The hidden story behind Pranav Dhanawade's monumental knock
The ground was oddly shaped and Dhanawade survived 25 chances of dismissal during his knock of 1009 runs against a makeshift team.
Pranav Dhanawade’s innings of 1009 unbeaten runs off 323 deliveries will remain etched in the fabric of folklore. The Mumbai under-16 cricketer created history with a strike rate of 312.38 in 395 minutes. In the school tournament that was going on, during which this magnificent feat was achieved, Dhanawade’s school team declared their innings after having scored a total of 1465 runs.
As spectacular a feat as it is, the Pranav Dhanawade innings did get its own share of criticisms. The ground was oddly shaped and there was supposedly no competition. There were 25 chances that Dhanawade survived: 22 catches and three stumpings, to reach the thousand plus figure.
Ayush Dubey, a ten-year-old, was a bowler playing against Dhanawade. Having bowled 23 overs across two days, the budding cricketer admitted having asked his tormentor to give his team a break.
“Bas kar na. Aur kitna marega? I told him. But he asked me to go back and said ‘Ja, ja bowling kar. Aur bahut maarna hai’,” Dubey said, as it is reported by Indian Express.
Ayush’s classmate, Sarth Salunke, had opened the bowling attack. Ayush, standing at 4.4 feet and Sarth at 4.5 bowled half the overs of the match between themselves.
Incidentally, neither Ayush nor Sarth, both U-12 cricketers at best, were supposed to play that game. Not only were they not in the same age-group or league, they weren’t even the right size. Neither had played in a match where bowlers could bowl more than 9-overs each. They hadn’t bowled on a pitch longer than 16 yards.
Team selection for the match
The Arya Gurukul coach Yogesh Jagtap was not quite preparing for battle even though there were just five days to go for the two-day league encounter against Dhanawade’s school. He was instead left scrambling to find 11 players ready to play. According to brand-new school regulations, the principal had decreed that 10th standard students would not be allowed to play matches post January 1. That ruled out all five of the team’s key players.
“I was in Jalgaon when I found out (about the new rule) and was frantically messaging the principal trying to get a clear picture. This was during the Christmas break and the match was scheduled for the first day after reopening and he said he would allow the 9th standard kids to play,” Jagtap said.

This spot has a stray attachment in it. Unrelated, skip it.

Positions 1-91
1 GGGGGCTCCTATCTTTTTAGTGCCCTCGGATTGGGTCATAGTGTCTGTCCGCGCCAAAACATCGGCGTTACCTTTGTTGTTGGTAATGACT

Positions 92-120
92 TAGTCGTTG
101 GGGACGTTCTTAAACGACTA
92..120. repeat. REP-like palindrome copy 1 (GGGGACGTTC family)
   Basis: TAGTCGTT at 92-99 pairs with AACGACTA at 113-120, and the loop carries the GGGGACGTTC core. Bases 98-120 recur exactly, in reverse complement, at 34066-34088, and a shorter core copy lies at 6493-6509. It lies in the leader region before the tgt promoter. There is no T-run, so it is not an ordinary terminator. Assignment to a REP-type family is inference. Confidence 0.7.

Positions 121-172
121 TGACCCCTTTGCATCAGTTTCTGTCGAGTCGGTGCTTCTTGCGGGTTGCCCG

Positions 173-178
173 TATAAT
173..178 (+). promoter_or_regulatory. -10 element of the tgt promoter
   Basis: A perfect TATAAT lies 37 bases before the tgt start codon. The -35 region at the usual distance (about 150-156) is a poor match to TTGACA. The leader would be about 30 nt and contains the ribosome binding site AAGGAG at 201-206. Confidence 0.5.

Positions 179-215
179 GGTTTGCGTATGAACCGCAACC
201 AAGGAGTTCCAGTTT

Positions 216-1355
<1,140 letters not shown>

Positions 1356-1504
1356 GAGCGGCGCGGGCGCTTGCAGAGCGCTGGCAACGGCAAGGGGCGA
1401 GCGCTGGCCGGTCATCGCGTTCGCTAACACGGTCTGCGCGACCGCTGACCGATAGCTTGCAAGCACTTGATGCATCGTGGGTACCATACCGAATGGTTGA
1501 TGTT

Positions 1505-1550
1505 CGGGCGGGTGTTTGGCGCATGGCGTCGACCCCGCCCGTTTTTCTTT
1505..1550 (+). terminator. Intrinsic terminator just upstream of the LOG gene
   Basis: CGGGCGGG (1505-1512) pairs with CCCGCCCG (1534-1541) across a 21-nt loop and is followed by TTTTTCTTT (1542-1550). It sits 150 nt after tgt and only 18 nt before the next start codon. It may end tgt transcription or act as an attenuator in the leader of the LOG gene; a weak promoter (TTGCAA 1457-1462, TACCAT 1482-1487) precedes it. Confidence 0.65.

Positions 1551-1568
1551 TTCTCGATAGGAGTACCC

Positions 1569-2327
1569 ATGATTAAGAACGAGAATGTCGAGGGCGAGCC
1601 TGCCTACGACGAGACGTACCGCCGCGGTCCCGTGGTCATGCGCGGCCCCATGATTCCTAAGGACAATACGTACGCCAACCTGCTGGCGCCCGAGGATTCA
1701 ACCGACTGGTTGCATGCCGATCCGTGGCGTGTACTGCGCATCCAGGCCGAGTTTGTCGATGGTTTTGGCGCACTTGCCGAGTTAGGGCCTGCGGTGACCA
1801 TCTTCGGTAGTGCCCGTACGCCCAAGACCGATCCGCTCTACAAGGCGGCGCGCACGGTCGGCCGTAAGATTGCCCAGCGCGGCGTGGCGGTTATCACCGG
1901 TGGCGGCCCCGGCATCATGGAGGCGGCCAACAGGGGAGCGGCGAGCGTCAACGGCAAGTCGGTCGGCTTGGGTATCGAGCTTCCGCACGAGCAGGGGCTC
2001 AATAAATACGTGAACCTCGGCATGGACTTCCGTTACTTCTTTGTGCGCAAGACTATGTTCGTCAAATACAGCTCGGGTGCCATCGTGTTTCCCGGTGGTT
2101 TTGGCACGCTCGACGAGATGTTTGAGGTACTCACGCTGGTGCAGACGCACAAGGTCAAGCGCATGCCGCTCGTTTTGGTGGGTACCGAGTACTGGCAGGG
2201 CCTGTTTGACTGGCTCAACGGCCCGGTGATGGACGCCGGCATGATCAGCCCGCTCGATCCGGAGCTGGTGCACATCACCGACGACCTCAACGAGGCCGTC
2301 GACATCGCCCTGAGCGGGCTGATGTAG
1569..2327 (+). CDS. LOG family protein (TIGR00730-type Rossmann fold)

Of the three students from the 9th standard, one who had attended the MCA U-14 camp the previous year had been barred from playing cricket by his parents and the other two had been left out owing to disciplinary reasons. Based truly on instinct, Jagtap assembled 12 players most of whom had never played a proper match before and, in his words, were picked because he felt “fielding toh kar lenge.” (at least, they would field)
Post match healing
“Losing is only temporary and not all encompassing. You must simply study it, learn from it, and try hard not to lose the same way again. Then you must have the self-control to forget about it’. With this quote, I would congratulate the team that played yesterday and today. They according to their age and level performed best and delivered to the best of their ability” said the coach. The message, the principal of the school said, turned the mood in his school.
Coach Jagtap can’t stop ruing the fact that he couldn’t go in with his full-strength team. Principal V Srinivasan is in the process of organizing a session for the playing XI with a counsellor while the 9th and 10th standard boys who Dhanawade would have faced ideally, cannot wait for payback.
“Sir ek rematch karao, please. Hum phir dikhayenge usse,” one of them told Jagtap. (Give us one re-match, and we’ll show who we really are)
Funnily enough, the kids from 5th, 6th and 8th standards who took the field that day, seemed the least affected by the dramatic outcome. Perhaps the enormity of the feat is not being understood by them yet.